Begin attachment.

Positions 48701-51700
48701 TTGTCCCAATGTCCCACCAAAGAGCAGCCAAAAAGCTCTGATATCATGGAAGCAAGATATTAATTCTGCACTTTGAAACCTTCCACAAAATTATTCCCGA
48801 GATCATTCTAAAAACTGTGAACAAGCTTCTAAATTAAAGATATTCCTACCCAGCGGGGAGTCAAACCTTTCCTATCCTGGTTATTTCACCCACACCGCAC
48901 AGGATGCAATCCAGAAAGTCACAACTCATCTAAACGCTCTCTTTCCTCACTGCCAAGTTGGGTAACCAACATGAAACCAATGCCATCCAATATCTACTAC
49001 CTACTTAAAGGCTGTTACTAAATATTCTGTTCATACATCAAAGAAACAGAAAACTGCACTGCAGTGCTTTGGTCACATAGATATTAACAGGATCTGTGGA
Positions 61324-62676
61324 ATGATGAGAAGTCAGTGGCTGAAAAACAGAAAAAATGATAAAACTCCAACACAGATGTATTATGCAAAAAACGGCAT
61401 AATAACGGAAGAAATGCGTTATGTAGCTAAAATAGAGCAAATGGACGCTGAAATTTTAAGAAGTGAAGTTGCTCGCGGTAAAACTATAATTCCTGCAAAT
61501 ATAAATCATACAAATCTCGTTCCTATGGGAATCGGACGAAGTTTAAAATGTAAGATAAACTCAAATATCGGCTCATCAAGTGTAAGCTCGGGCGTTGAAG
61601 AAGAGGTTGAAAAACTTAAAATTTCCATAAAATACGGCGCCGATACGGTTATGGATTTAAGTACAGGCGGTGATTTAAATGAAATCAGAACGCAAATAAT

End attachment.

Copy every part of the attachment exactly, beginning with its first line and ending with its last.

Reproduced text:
Positions 48701-51700
48701 TTGTCCCAATGTCCCACCAAAGAGCAGCCAAAAAGCTCTGATATCATGGAAGCAAGATATTAATTCTGCACTTTGAAACCTTCCACAAAATTATTCCCGA
48801 GATCATTCTAAAAACTGTGAACAAGCTTCTAAATTAAAGATATTCCTACCCAGCGGGGAGTCAAACCTTTCCTATCCTGGTTATTTCACCCACACCGCAC
48901 AGGATGCAATCCAGAAAGTCACAACTCATCTAAACGCTCTCTTTCCTCACTGCCAAGTTGGGTAACCAACATGAAACCAATGCCATCCAATATCTACTAC
49001 CTACTTAAAGGCTGTTACTAAATATTCTGTTCATACATCAAAGAAACAGAAAACTGCACTGCAGTGCTTTGGTCACATAGATATTAACAGGATCTGTGGA
Positions 61324-62676
61324 ATGATGAGAAGTCAGTGGCTGAAAAACAGAAAAAATGATAAAACTCCAACACAGATGTATTATGCAAAAAACGGCAT
61401 AATAACGGAAGAAATGCGTTATGTAGCTAAAATAGAGCAAATGGACGCTGAAATTTTAAGAAGTGAAGTTGCTCGCGGTAAAACTATAATTCCTGCAAAT
61501 ATAAATCATACAAATCTCGTTCCTATGGGAATCGGACGAAGTTTAAAATGTAAGATAAACTCAAATATCGGCTCATCAAGTGTAAGCTCGGGCGTTGAAG
61601 AAGAGGTTGAAAAACTTAAAATTTCCATAAAATACGGCGCCGATACGGTTATGGATTTAAGTACAGGCGGTGATTTAAATGAAATCAGAACGCAAATAAT